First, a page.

Hamilton’s Powerful Message Comes to the Small Screen

Hamilton Disney BELatina Latinx
Photo Credit IG @Disney+

Since Hamilton became a contemporary theater phenomenon back in 2015, Lin-Manuel Miranda’s reinterpretation of the country’s history through Hip Hop is now part of the visual heritage of the entire nation.

At a time when the country was preparing to say goodbye to its first president of color, Miranda offered the audience a vision of a country founded by non-whites, in an attempt to demonstrate how heterogeneous identities have also been founders of today’s America.

After sweeping up awards and collecting all sorts of accolades, the piece inspired books, documentaries, exhibitions, and was also a vehicle to draw attention to the situation in Puerto Rico.

However, the message of the piece had not yet reached all possible corners.

Therefore, after Walt Disney Studios bought the distribution rights for a 2016 stage performance with the original principal cast in the Richard Rodgers Theatre, Miranda announced that Hamilton, the film, would reach all small screens on October 15, 2021.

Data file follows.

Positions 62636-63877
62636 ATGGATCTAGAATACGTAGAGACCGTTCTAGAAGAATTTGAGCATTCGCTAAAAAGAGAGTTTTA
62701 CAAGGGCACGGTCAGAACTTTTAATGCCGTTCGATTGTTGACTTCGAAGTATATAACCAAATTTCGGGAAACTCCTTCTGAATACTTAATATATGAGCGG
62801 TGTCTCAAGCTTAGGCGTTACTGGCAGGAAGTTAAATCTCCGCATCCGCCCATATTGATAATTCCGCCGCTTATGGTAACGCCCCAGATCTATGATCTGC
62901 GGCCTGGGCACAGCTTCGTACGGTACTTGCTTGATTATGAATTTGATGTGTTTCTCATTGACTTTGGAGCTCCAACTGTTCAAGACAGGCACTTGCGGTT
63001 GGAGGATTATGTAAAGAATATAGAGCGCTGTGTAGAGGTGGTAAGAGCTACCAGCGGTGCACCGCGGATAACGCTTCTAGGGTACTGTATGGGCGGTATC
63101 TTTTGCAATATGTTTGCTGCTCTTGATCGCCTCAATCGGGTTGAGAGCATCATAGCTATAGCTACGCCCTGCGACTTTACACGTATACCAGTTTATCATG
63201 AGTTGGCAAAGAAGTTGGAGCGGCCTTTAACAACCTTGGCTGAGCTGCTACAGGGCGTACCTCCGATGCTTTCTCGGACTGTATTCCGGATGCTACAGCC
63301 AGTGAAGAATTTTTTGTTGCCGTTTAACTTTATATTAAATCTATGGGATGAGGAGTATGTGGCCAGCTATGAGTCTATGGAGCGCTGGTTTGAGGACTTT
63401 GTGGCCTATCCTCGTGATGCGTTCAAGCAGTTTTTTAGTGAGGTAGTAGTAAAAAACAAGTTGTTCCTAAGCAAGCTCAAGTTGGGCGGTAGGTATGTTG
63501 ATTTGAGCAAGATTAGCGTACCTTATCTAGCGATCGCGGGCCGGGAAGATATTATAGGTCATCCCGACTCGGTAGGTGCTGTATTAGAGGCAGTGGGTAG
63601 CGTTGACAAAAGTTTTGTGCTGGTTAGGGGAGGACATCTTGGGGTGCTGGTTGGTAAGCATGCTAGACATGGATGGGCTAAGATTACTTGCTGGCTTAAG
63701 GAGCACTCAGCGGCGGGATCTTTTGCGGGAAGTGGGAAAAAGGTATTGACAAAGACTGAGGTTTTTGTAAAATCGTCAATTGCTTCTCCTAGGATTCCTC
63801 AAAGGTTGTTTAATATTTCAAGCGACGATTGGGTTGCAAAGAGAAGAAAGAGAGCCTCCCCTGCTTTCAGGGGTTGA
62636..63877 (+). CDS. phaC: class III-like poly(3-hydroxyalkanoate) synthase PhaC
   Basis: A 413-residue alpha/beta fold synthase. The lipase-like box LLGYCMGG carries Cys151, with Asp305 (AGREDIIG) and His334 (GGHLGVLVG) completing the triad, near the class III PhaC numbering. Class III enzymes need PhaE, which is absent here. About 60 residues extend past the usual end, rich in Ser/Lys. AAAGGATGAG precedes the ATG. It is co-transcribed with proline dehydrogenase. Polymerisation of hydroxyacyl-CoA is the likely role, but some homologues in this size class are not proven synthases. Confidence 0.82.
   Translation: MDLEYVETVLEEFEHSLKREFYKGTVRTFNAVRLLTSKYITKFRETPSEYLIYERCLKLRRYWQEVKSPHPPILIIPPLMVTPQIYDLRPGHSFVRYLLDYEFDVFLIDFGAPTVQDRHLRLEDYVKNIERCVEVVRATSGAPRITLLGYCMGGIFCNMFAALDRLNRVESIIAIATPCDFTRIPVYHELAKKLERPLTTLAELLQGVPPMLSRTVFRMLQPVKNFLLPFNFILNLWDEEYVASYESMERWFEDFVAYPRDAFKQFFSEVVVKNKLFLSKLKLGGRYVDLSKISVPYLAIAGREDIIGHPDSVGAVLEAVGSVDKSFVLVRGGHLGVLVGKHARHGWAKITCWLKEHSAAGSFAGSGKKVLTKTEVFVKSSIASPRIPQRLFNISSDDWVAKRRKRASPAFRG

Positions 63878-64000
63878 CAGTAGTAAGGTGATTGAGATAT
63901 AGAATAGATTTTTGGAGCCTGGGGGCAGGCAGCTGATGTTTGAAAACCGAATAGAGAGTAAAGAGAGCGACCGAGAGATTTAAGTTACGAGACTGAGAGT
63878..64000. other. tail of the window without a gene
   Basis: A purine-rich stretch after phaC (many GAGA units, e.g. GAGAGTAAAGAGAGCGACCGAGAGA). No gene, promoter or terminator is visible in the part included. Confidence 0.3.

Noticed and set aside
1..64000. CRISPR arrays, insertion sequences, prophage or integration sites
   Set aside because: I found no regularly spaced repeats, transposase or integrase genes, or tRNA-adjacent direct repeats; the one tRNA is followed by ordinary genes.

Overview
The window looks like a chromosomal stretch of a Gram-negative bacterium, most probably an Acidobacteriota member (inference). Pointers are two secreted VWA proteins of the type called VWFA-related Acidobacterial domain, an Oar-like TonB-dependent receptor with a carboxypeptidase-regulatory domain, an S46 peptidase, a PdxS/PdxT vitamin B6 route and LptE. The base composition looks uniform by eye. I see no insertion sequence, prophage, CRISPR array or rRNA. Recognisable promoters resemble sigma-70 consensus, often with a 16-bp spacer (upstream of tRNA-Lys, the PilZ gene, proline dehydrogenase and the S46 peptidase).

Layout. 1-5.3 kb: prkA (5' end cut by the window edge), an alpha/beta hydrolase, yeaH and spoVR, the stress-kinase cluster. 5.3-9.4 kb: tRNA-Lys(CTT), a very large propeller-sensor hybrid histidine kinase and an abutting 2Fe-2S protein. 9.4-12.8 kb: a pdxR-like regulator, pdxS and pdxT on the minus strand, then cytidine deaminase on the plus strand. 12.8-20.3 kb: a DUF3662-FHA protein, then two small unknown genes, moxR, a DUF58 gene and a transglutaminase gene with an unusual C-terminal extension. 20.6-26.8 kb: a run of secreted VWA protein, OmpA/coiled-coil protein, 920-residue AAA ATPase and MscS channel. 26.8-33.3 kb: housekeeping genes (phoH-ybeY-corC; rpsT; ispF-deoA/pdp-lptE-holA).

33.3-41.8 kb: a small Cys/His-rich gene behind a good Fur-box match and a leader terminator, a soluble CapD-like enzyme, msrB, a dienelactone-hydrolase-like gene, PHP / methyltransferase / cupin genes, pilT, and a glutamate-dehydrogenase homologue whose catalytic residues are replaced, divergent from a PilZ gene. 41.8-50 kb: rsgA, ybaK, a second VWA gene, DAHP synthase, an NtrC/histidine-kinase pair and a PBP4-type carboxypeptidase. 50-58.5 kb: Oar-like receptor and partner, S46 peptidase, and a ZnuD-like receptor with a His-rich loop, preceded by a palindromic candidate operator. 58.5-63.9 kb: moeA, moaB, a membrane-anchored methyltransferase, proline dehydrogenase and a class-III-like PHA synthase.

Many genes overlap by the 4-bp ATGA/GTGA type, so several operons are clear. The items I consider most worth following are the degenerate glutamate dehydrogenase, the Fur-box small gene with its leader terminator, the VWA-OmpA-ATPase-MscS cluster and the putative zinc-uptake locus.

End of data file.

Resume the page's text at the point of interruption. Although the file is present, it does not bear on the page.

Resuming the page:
But then, coronavirus happened.

The closure of public spaces and the impossibility of maintaining the momentum of the project forced Miranda and his team to bring forward the release of the film to July 3, 2020, just in time for the Fourth of July weekend.

And the critics didn’t wait long.

“‘Hamilton’ is a busy production live, with Andy Blankenbuehler’s nonstop choreography and movement paired with lightning-speed lyrics making for concert-like sensory overload,” wrote Johnny Oleksinski of The New York Post. “What’s rousing and transportive at the Richard Rodgers Theatre can be dizzying and confusing on TV.”

For A. O. Scott of The New York Times, the filmed version of the Broadway musical, “while not strictly speaking a documentary, is nonetheless a document of its moment.”

“It evokes a swirl of ideas, debates, dreams and assumptions that can feel, in the present moment, as elusive as the intrigue and ideological sparring of the late 1700s,” Scott added.

And for Peter Travers of Rolling Stone, the nine cameras situated in the theater by “the gifted Irish-American cinematographer Declan Quinn” guarantees you “the best seat in the house.”

This will definitely be a totally different way to celebrate the Fourth of July.